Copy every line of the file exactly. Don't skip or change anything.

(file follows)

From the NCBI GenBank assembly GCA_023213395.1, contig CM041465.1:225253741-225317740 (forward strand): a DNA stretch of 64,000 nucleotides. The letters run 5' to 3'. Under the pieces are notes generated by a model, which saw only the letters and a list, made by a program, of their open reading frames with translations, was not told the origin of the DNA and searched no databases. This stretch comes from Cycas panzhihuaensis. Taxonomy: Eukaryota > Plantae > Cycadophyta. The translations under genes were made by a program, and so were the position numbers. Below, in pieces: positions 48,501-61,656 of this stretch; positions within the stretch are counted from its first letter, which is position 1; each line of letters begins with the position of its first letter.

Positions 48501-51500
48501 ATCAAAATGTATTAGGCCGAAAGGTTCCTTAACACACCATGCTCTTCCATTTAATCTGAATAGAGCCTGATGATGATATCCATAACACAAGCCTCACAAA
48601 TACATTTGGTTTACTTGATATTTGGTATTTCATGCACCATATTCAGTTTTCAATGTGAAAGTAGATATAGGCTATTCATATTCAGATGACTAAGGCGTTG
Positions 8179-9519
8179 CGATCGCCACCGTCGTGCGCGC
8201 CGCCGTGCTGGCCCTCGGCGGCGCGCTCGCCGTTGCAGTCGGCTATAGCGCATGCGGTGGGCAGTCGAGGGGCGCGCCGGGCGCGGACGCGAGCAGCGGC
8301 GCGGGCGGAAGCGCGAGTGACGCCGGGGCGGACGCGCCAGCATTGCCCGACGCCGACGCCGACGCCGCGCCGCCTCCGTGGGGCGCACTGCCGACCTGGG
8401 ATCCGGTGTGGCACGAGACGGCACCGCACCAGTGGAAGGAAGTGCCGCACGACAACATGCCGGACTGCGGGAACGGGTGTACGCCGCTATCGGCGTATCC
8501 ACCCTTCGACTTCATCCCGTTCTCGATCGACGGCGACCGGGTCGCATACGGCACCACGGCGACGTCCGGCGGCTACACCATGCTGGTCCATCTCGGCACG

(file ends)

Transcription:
From the NCBI GenBank assembly GCA_023213395.1, contig CM041465.1:225253741-225317740 (forward strand): a DNA stretch of 64,000 nucleotides. The letters run 5' to 3'. Under the pieces are notes generated by a model, which saw only the letters and a list, made by a program, of their open reading frames with translations, was not told the origin of the DNA and searched no databases. This stretch comes from Cycas panzhihuaensis. Taxonomy: Eukaryota > Plantae > Cycadophyta. The translations under genes were made by a program, and so were the position numbers. Below, in pieces: positions 48,501-61,656 of this stretch; positions within the stretch are counted from its first letter, which is position 1; each line of letters begins with the position of its first letter.

Positions 48501-51500
48501 ATCAAAATGTATTAGGCCGAAAGGTTCCTTAACACACCATGCTCTTCCATTTAATCTGAATAGAGCCTGATGATGATATCCATAACACAAGCCTCACAAA
48601 TACATTTGGTTTACTTGATATTTGGTATTTCATGCACCATATTCAGTTTTCAATGTGAAAGTAGATATAGGCTATTCATATTCAGATGACTAAGGCGTTG
Positions 8179-9519
8179 CGATCGCCACCGTCGTGCGCGC
8201 CGCCGTGCTGGCCCTCGGCGGCGCGCTCGCCGTTGCAGTCGGCTATAGCGCATGCGGTGGGCAGTCGAGGGGCGCGCCGGGCGCGGACGCGAGCAGCGGC
8301 GCGGGCGGAAGCGCGAGTGACGCCGGGGCGGACGCGCCAGCATTGCCCGACGCCGACGCCGACGCCGCGCCGCCTCCGTGGGGCGCACTGCCGACCTGGG
8401 ATCCGGTGTGGCACGAGACGGCACCGCACCAGTGGAAGGAAGTGCCGCACGACAACATGCCGGACTGCGGGAACGGGTGTACGCCGCTATCGGCGTATCC
8501 ACCCTTCGACTTCATCCCGTTCTCGATCGACGGCGACCGGGTCGCATACGGCACCACGGCGACGTCCGGCGGCTACACCATGCTGGTCCATCTCGGCACG